Sporting events across the world have been impacted by the coronavirus pandemic and the second day of the 2020 European Athletics e-Convention featured three case studies on how event organisers have adapted in the context of the pandemic.
Czech Athletics President Libor Varhanik spoke extensively on the #BackOnTheTrack project which galvanised the Czech athletics community. Working within strict governmental guidelines, 173 meetings took place across the country on 1 June to mark the official restart of athletics in the Czech Republic.
“We must show the light at the end of the tunnel...there will be competitions but with restrictions,” said Varhanik on one of the primary motivations of this ambitious project.
The Czech Republic was the first European country to resume competitions on a nationwide scale after lockdown. The initiative featured events for all age-groups, including small-scale competitions for elite athletes which were covered extensively on Czech television and made available for non-Czech viewers courtesy of a non-geoblocked stream.
As well as providing competition for all athletes, the initiative also sent a positive message to the rest of Europe by showing how events can take place safely and successfully during the coronavirus pandemic. The initiative also received generous and positive coverage in the Czech press.
“The credibility and creativity of athletics with 173 places taking part shows the strength and coherence of our beautiful sport,” said Varhanik.
We are back underway with the 2nd day of @EuroAthletics e-Convention. Excited to listen to @LiborVarhanik, #SteinarHoen @BislettGames and @SvenskFriidrott sharing experience on how to organize meets during #COVID19 #backontrack https://t.co/Keam5lGBk2— Márton Gyulai OLY (@MartonGyulai) October 15, 2020
While the Czech Republic was the first nation to resume domestic events, the first significant international event to take place was the Impossible Games in Oslo on 11 June in place of the traditional Bislett Games. Meeting director Steinar Hoen explained how they made the impossible possible.
Sport was temporarily made illegal in Norway during the initial stages of lockdown but Hoen was provided with a glimmer of hope at the start of April when non-contact sport was permitted to resume again albeit within a very strict framework.
“It was strange that this could be good news but it was. Athletics is not a contact sport. Could we design something similar?” he said.
From the quarantining of international athletes to the one lane gap between competitors on the track, Hoen and his team implemented every social distancing measure possible to ensure the Impossible Games would take place in a safe environment as well as delivering an exciting night of athletics to a significant worldwide television audience.
The event was highlighted by a solo world best in the 300m hurdles from Karsten Warholm and a European 2000m record from Jakob Ingebrigtsen in a virtual head-to-head against ‘Team Cheruiyot’ in Nairobi. “We were very careful to make sure the meeting wouldn’t end up with negative press but it worked fantastically,” said Hoen.
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Working within a different set of government guidelines, Swedish Athletics event manager Magnus Malmsborg explained how they delivered a full competition programme within the confines of the 50-person rule which was in place throughout the summer.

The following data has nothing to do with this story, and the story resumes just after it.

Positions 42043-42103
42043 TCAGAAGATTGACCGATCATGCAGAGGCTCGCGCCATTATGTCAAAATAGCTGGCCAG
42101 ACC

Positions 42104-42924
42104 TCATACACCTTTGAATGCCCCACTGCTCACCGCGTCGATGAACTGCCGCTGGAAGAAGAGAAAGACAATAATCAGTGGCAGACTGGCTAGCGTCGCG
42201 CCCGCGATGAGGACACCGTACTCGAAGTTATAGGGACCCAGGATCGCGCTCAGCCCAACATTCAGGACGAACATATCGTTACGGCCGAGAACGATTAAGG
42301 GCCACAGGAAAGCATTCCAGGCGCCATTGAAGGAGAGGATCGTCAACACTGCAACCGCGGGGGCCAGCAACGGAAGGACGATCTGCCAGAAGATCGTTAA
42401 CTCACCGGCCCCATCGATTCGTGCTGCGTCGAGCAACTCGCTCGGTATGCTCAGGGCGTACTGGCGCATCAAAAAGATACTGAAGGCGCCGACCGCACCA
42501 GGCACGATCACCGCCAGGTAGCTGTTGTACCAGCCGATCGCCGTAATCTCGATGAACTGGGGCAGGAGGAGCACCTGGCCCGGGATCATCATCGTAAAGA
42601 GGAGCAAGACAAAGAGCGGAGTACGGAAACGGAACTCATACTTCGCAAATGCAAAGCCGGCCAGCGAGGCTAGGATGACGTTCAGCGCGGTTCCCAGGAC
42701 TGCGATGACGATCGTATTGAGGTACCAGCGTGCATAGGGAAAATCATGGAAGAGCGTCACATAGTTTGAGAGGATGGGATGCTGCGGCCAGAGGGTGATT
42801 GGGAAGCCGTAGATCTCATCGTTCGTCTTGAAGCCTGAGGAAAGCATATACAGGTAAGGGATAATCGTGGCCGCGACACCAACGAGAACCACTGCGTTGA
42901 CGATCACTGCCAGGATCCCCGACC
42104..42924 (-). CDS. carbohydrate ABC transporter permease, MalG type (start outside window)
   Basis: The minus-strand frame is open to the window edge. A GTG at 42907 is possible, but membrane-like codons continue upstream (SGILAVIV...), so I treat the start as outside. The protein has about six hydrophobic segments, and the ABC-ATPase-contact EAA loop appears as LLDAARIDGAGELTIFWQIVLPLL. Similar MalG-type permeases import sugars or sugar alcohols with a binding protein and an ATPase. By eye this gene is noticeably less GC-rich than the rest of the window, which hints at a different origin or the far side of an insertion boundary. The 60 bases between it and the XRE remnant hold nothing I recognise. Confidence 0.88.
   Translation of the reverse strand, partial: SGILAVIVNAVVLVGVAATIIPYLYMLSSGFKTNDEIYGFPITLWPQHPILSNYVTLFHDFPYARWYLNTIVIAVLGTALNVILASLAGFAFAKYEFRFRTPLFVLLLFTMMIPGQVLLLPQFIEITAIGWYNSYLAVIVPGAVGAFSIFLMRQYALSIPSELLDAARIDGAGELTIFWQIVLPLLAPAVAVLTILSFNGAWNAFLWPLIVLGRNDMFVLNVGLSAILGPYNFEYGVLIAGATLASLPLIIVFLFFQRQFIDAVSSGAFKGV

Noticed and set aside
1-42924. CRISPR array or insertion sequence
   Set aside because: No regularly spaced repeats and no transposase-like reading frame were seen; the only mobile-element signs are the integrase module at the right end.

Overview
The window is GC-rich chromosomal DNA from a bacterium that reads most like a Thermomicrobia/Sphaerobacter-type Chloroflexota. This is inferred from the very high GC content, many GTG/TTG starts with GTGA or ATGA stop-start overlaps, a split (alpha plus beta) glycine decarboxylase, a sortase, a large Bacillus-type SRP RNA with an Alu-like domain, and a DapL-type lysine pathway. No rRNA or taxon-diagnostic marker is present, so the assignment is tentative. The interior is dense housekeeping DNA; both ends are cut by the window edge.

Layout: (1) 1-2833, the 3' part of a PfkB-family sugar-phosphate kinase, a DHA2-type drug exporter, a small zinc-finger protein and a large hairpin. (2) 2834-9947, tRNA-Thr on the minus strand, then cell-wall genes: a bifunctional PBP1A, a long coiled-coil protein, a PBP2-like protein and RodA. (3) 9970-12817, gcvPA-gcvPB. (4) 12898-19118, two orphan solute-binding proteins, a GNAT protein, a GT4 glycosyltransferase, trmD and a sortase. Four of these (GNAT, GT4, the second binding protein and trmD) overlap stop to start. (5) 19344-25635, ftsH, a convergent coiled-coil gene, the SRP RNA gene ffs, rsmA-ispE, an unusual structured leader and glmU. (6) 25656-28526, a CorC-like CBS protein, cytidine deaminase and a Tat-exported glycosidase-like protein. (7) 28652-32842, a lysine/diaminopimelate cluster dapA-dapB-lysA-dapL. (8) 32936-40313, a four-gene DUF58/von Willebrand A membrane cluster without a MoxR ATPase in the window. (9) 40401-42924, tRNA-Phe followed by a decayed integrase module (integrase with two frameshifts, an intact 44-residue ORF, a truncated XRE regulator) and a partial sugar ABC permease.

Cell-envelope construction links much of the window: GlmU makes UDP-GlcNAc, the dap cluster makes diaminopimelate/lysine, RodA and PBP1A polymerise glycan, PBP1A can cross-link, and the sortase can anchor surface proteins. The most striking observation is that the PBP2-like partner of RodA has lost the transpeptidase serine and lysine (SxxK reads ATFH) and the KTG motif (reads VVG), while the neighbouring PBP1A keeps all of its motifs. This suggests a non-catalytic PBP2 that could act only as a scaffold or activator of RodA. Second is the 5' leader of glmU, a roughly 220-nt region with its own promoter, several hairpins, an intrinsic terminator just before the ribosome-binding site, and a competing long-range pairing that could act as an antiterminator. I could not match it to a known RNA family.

Their mantra throughout the summer was “adjust rather than cancel” and despite the ongoing restrictions, Swedish Athletics were still able to stage all their televised events including the Stockholm Diamond League, the Friidrott GP series and the Swedish Championships albeit without spectators.
Malmsborg said the Swedish U18 and U20 Championships had to be split up in order to adhere to government guidelines and national road running events had to be moved onto raceway tracks to ensure they would take place without spectators.
In the following session, World Athletics Executive Director of Communications Jackie Brock-Doyle and timing specialist and solutions provider MYLAPS Commercial Director Maurice Timmermans both shared their experiences of adapting their respective strategies during the pandemic.
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Despite the severe disruption to the competition calendar, Brock-Doyle reported all of World Athletics’ social media accounts still experienced significant growth during the initial months of lockdown courtesy of their successful Athletics@Home campaign which informed, engaged and entertained fans across the world.
The #UltimateGardenClash series was one of the sporting success stories of lockdown and with restrictions easing across the world, Brock-Doyle has said one of World Athletics’ goals is to tap into an upsurge of people wanting to live healthier lives and to be more environmentally conscious. This began earlier this summer with the 'Fitter With Friends' initiative which was endorsed by six elite athletes around the world.
Timmermans spoke about the challenges his company has faced during lockdown but also on some of the benefits which have arisen from a greater emphasis on healthy living and from the growth of virtual and hybrid events which have replaced actual events in pandemic times.
“On a silent level, shoe shops are doing great business...one of the biggest aims for people is to keep fit and people want to go out to run. The great thing about hybrid events is there is no entry limit and no matter what your level is, people want something to train for,” he said.